Defining distinct features of anti-MOG antibody associated central nervous system demyelination

Ther Adv Neurol Disord. 2018 Mar 29;11:1756286418762083. doi: 10.1177/1756286418762083. eCollection 2018.


Extensive research over the last decades basically failed to identify a common cause of noninfectious inflammatory central nervous system (CNS) demyelinating disease. To a great extent, this may reflect that the group of inflammatory CNS demyelinating disorders likely contains multiple pathogenetically distinct disease entities. Indeed, the greatest success so far in deciphering the pathogenesis of a CNS demyelinating disorder resulted from the discovery of anti-aquaporin (AQP)-4 antibodies (ab), which allowed progressive delineation of neuromyelitis optica (NMO), formerly considered a variant of the most common CNS demyelinating disorder, multiple sclerosis (MS), as a distinct disease. Nowadays, AQP-4+ NMO is considered an autoimmune astrocytopathy, in which CNS demyelination occurs only as a consequence of a primary destruction of astrocytes. Delineating these patients concomitantly revealed that not all patients presenting with clinically NMO-suggestive disease phenotype express AQP-4 ab, which created the pathogenetically undefined category of NMO spectrum disorders (NMOSD). Recent investigations discovered that a subgroup of these AQP-4- NMOSD patients produce an ab response against myelin oligodendrocyte glycoprotein (MOG), a molecule expressed on the outer lamella of the myelin sheath. Using pathophysiologically meaningful cell-based assays, this humoral response is extremely rare in adult MS and absent in classical AQP-4+ NMO, sharply differentiating the evolving group from both established disorders. In this review, we summarize available clinical, immunological and histopathological data on patients with MOG+ CNS demyelinating disease. By comparing this clearly distinct cohort to AQP-4+ NMO as well as MS, we propose that MOG+ CNS demyelinating disease represents a distinct novel disease entity. In addition to its diagnostic value, we furthermore provide mechanistic insight on how this peripheral anti-MOG ab response may be of pathogenetic relevance in triggering acute flares of inflammatory CNS demyelination.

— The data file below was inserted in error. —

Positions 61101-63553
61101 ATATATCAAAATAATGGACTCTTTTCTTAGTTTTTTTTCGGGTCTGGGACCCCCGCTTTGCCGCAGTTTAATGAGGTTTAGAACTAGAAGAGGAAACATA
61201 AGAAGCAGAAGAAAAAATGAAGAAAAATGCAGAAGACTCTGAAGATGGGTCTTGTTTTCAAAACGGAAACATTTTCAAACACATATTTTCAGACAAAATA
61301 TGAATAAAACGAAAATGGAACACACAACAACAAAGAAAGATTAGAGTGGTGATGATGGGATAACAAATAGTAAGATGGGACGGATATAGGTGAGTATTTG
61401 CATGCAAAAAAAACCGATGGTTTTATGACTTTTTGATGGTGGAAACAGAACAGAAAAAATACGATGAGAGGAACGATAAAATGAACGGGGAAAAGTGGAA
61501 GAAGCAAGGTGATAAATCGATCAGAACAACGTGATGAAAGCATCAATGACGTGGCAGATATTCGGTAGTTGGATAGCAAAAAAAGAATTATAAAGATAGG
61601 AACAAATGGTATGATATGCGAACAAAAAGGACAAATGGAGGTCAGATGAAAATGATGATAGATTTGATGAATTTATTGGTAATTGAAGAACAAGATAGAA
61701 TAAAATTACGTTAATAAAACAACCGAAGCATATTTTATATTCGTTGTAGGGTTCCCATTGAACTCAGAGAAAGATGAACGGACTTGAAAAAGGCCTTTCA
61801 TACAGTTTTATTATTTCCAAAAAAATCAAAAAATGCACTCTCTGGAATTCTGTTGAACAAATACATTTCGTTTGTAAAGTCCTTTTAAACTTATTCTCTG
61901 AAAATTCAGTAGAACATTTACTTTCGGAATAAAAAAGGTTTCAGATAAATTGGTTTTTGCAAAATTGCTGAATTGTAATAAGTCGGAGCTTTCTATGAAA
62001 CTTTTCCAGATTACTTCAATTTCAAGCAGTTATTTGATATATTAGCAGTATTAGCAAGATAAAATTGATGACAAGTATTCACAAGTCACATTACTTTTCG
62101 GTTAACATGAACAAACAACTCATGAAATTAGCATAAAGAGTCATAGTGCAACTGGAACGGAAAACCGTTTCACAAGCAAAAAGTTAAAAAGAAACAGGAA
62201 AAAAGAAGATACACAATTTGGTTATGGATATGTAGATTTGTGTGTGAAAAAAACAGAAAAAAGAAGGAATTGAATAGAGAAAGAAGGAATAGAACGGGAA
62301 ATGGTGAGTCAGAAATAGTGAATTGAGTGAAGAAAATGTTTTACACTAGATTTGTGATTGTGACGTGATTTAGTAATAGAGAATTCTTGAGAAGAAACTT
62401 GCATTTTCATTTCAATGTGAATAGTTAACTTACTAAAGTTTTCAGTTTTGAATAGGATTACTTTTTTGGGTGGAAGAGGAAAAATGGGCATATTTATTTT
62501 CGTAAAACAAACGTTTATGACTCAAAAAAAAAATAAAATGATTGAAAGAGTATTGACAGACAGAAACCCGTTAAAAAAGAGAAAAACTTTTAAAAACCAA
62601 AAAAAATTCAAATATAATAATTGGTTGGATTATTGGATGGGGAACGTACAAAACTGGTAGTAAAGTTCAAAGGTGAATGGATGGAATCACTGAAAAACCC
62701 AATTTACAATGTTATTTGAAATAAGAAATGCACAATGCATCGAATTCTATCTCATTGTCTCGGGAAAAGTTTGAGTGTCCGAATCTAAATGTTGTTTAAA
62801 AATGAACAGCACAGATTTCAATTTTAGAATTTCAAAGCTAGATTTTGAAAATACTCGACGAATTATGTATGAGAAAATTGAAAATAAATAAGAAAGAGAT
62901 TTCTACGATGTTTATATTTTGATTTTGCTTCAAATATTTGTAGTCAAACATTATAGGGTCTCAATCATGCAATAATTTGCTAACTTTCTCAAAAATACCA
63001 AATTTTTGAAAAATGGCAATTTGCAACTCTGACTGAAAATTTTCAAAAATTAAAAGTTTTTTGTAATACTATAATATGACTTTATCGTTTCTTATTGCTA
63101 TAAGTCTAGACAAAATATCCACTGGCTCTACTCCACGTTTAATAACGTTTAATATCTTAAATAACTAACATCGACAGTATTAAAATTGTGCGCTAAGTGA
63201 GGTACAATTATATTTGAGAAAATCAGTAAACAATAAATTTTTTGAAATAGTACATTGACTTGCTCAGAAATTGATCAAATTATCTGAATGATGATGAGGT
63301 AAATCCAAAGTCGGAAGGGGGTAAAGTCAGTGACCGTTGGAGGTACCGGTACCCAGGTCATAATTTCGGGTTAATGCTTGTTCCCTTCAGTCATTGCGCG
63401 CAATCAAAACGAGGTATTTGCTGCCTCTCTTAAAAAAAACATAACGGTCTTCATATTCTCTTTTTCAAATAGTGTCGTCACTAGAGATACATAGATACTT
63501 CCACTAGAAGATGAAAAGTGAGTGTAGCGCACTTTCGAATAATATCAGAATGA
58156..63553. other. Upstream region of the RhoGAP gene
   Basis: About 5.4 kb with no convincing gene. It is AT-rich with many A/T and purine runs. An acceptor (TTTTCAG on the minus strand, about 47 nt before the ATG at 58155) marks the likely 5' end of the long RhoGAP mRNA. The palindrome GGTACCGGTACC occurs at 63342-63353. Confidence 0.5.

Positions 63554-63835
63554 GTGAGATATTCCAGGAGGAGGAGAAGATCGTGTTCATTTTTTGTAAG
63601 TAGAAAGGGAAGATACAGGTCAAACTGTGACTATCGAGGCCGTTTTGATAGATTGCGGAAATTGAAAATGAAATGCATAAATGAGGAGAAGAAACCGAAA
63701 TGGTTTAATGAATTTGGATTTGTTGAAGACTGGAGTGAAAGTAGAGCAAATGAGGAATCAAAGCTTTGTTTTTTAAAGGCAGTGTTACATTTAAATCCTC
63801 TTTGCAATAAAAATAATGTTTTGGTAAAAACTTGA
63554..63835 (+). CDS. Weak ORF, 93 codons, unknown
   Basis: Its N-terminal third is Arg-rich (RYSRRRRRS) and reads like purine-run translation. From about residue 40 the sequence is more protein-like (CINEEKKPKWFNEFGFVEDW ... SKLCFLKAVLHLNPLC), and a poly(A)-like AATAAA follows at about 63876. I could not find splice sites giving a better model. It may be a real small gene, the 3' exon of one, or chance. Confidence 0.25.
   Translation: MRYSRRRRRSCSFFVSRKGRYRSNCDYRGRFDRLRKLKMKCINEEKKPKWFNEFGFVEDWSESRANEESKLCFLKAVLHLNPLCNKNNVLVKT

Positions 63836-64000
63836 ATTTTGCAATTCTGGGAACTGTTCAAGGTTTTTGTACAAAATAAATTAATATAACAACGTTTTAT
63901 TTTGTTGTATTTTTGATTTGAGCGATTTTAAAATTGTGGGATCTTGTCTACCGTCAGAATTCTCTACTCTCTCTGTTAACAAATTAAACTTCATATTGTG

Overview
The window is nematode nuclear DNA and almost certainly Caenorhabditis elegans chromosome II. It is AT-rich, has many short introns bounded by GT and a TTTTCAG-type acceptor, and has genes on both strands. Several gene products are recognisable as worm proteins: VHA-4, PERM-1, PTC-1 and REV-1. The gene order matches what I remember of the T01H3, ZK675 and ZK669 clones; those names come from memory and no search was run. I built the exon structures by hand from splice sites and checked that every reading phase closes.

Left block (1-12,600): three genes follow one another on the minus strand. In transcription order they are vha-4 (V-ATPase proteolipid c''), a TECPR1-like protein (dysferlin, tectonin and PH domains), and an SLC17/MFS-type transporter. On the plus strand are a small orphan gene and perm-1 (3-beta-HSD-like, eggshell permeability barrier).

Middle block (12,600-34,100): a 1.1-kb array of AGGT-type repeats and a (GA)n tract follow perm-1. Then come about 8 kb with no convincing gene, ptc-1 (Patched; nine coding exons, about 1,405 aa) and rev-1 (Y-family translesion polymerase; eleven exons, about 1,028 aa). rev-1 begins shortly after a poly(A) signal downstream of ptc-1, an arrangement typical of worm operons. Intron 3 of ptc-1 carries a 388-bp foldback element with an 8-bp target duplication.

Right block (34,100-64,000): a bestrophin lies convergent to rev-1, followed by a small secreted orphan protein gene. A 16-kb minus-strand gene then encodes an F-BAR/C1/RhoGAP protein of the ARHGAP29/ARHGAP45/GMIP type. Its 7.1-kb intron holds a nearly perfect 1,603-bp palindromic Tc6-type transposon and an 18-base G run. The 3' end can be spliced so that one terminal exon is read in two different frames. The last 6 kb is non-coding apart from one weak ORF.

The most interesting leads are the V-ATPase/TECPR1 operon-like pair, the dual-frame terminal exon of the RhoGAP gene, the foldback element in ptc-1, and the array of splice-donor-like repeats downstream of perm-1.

Keywords: antibody; astrocytopathy; central nervous system; demyelinating disease; multiple sclerosis; myelin; myelin oligodendrocyte glycoprotein; neuromyelitis optica; neuromyelitis optica spectrum disorder; oligodendrocytopathy.

Publication types

  • Review